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Study suggests mysterious bio-duck sounds in southern ocean come from minke whales

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Posted April 28, 2014
Study suggests mysterious bio-duck sounds in southern ocean come from minke whales
Minke whale in Ross Sea, Antarctica. Credit: Wikipedia

A diverse group of researchers from several countries conducting research in the oceans around Antarctica and near Australia, has concluded that the mystery noises heard in the area for decades, are emitted by minke whales. In their paper published in the journal Biology Letters, the team describes how they attached sensors to two minke whales last year and how doing so helped to identify the minke whale as the source of what have come to be known as “bio-duck” sounds—because they have a distinctive quack like quality.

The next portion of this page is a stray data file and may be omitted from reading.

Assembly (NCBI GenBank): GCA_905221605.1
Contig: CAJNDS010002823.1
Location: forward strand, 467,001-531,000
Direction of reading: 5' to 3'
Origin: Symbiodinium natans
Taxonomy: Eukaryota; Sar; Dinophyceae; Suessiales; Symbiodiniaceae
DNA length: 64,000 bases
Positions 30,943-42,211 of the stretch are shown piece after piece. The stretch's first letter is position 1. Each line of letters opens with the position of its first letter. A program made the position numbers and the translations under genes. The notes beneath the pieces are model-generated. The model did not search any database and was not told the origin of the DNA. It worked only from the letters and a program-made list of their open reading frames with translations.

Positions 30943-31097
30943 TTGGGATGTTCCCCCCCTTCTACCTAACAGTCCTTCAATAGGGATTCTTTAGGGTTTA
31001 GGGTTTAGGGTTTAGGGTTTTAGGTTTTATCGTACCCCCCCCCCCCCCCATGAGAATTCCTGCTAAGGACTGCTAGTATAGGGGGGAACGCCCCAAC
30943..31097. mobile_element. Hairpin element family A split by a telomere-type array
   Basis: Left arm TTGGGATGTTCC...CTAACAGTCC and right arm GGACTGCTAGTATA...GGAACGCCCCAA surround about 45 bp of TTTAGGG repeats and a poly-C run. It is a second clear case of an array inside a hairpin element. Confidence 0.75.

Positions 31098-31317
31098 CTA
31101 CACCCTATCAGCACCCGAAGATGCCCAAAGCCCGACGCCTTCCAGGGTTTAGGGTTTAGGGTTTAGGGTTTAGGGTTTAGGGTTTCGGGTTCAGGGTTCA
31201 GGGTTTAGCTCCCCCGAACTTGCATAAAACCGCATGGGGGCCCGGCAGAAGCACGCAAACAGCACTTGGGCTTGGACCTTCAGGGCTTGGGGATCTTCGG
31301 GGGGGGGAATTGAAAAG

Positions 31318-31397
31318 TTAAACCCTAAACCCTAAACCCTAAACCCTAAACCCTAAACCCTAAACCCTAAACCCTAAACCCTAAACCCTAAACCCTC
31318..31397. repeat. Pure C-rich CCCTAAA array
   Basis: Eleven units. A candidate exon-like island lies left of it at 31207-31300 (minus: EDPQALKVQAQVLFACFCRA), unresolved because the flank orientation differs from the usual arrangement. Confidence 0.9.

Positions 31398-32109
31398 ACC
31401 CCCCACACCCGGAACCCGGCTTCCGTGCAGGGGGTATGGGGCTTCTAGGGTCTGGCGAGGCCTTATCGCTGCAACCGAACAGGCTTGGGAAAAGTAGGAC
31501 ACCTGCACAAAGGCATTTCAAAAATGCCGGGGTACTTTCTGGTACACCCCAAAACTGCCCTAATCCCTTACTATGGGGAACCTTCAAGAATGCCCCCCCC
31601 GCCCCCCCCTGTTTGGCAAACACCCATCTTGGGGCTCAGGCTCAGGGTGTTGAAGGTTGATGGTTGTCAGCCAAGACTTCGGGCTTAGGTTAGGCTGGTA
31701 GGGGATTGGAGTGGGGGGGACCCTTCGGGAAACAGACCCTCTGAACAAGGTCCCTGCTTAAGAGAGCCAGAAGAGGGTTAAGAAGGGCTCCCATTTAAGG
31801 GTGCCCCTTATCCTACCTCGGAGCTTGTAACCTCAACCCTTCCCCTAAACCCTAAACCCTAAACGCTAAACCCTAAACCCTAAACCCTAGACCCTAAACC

Reports of seasonal bio-duck sounds have circulated since the 1960’s, when they were first reported by personnel aboard submarines. Since that time, many scientists have heard and captured the noises, though until now, no one really knew from whence they came. In this latest effort, the researchers took a direct approach—they attached to the backs of two of the whales and captured data for 24 hour periods.

Putting sensors on  is not easy—they’re fast and turn on a dime. Thus it was a bit of a triumph that the team was able to manage to do so. The sensors they used were quite sophisticated, yet small—they capture and record not only sound, but water depth and movements in 360 degrees—plus, they don’t cause harm, they’re held on by suction cups.

Read more at: Phys.org

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